Shot by Dayne Topkin

In the interests of radical openness, I don't get it. I don't understand how a man can be romantically attracted to another man. I have affection for my guys, and I don't mind expressing it, but for me, that's never graduated to a level of wanting physical intimacy with another handsome fella.

That said, I am fortunate for my experiences because they led me not to have to understand the specifics ins and outs of LGBTQI+ culture to support the space they are trying to carve out for themselves. Because what I do understand is the deep and fundamental desire to make a place where you belong and feel safe. In this context, which one wants to share their body with is irrelevant.

I waited until Pride was over to express this because I didn't want to take up what little spaces they had to focus on my thoughts. I also don't want to be viewed as unique, brave, etc., because I don't believe it takes any of that to connect with another human being. But I want to share why I think we as cishet folks should be supporting Pride because our fight is the same whether you identify as queer or not.

I see a lot of mainstream narratives around the visibility of queer causes and advocacy gaining momentum to the point certain people are worried about the hilariously dubbed Gay Agenda, as if it is a covert ecumenical plot to displace straight people from the completely made-up hierarchy of gender. A hierarchy that has been brutally and grossly enforced in several ways gives credence to the idea it is more a social construct than a biological one.

There have been many, let's call them 'theories' as to why LGBTQI+ initiatives have been getting so much attention. Generally, I find the ones coming from people who identify as straight to be utterly ridiculous, most notably the recent idea that queer folks are 'grooming' young people to exploit them as if old straight men haven't been doing that since... well forever. I believe there is an effort to objectify youth in Western cultures sexually. Still, that conversation has to start with straight men, who have been celebrating grooming young women as a necessary part of building a relationship that they will value. I think it's fair to say a lot of straight people's distaste for engaging in the convo around rights for gay, bi, and trans folks revolve around their projections rather than the fundamental point of people fighting for the right to exist as they are. And the word for that is bigotry.

Fortunately, people belonging to those communities are speaking for themselves, and that's where I find far more insightful commentary on their motivations to continue pushing despite consequences of being openly at odds with the status quo. It is here in their words and expressed experience where I find an easy point of connection. This particular thought by Alok Menon is a beautiful summation of my feeling about why I think we, as straight folks, should not only be respectful of queer spaces but fight for their expansion.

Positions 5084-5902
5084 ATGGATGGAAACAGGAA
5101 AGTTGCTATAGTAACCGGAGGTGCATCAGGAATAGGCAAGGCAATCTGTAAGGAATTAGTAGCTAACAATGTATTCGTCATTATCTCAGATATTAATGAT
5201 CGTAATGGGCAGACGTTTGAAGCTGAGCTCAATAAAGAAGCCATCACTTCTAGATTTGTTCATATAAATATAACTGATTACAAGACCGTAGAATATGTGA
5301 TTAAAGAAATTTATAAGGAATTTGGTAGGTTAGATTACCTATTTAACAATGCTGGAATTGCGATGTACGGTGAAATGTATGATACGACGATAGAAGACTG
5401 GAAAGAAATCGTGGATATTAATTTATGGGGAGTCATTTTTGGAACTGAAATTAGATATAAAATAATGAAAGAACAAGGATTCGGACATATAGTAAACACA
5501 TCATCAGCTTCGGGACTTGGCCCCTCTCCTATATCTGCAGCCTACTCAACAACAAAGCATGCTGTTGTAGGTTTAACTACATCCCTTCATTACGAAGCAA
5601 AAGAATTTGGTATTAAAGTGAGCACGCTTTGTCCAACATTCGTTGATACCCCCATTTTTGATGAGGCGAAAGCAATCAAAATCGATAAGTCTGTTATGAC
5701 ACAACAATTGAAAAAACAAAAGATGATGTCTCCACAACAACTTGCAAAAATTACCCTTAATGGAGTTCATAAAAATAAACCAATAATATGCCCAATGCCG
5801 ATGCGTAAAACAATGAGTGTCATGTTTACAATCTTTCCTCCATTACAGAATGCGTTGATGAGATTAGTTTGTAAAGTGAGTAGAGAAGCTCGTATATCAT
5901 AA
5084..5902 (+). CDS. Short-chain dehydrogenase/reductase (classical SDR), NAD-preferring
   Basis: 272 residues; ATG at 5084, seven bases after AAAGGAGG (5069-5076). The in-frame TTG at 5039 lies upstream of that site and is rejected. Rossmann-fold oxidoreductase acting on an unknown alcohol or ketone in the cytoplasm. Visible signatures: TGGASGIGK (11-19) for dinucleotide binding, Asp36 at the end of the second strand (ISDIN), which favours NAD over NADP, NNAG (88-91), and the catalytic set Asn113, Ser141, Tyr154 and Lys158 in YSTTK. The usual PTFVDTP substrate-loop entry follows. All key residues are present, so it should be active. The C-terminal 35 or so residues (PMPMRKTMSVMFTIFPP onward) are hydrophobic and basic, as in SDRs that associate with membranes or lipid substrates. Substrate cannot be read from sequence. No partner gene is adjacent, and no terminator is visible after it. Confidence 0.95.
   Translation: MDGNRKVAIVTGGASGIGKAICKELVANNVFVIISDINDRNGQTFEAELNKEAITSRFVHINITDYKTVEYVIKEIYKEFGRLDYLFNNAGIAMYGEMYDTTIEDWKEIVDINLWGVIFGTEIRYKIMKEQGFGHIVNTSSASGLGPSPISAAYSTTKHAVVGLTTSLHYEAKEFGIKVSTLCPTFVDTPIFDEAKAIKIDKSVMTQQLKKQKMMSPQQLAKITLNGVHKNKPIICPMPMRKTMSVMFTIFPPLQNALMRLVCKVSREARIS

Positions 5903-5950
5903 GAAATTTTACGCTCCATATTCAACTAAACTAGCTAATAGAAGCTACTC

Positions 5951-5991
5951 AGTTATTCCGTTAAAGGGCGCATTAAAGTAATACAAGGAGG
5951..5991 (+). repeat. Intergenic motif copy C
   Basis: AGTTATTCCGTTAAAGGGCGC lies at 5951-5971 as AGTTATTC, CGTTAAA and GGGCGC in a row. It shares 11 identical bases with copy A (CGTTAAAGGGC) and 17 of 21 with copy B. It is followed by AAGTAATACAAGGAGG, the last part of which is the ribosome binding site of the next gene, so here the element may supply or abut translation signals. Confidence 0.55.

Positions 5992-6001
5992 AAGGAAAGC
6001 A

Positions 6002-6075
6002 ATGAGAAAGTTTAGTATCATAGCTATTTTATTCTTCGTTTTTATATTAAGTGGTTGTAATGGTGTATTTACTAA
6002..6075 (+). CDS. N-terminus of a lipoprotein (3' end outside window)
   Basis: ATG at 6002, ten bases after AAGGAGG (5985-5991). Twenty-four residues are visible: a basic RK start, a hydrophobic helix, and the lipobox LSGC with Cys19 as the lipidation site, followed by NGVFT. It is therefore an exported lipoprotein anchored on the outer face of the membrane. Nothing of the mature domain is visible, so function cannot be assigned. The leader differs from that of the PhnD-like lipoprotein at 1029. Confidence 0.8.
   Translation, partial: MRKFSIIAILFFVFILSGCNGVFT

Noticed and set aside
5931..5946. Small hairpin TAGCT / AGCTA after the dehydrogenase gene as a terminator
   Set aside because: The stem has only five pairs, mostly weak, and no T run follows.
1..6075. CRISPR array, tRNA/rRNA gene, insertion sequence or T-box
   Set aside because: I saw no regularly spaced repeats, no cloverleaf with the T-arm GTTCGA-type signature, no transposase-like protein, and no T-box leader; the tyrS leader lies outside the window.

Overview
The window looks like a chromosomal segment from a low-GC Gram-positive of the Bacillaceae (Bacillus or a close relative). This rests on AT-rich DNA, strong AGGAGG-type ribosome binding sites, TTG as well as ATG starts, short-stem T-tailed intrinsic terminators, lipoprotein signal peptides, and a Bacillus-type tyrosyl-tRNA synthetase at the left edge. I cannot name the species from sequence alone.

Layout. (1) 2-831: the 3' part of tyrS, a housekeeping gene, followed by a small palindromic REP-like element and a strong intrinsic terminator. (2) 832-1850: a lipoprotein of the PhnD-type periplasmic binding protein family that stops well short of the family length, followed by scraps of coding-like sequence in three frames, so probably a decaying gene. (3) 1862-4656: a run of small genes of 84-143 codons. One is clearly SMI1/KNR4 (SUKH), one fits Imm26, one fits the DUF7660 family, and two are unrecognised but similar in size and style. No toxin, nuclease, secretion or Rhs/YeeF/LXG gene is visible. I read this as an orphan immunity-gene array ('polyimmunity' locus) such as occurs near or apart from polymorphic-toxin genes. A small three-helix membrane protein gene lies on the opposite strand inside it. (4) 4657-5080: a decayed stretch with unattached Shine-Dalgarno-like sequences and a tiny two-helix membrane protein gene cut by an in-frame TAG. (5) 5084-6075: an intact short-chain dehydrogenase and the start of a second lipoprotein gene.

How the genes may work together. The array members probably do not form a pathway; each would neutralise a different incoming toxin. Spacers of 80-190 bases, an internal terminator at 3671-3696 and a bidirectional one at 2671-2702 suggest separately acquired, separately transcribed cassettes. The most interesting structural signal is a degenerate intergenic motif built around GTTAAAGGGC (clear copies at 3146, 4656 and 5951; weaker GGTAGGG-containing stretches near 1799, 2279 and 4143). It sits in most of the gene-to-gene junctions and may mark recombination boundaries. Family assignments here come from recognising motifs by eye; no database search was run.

As I stated previously, I don't understand all of the specific complexities of being attracted to the same sex, but I do understand the desire to be free and whole. As a Black guy that has grown up in a country that doesn't like Black people, I wholeheartedly understand the desire to create a space where I feel cared for, safe, loved, and at peace. I've been fighting my fight for this kind of space for a long time. And the more I take the time to be quiet and listen, the more I realize that I have far more in common with the LGBTQI+ community than not. While not wholly identical, our struggles overlap significantly because we both want the same thing.

And that's to have the freedom to define ourselves and our spaces as we see fit. And that's a struggle I want to be a part of, no matter how one identifies. I don't want my relationships to be dictated by my biases and prejudices out of the abstract fear that I am losing something by supporting someone else who isn't like me. I want my perspectives and views to be expansive enough to include everyone without forcing them to reduce what they are for comfort. My progress to become a whole person will not come at someone else's expense. It doesn't need to, especially when other people try to attain the same for themselves.

Honestly, you probably won't see me at any parades wearing anything provocative. Ha, I'm a lowkey who doesn't like a lot of attention. But I will ardently support and advocate for anyone who wants to create better spaces for themselves and their people, free of violence and full of love and acceptance. That struggle is my own.

And that desire to be accepted and embraced as a complete and complex person is a beautiful goal to aspire to.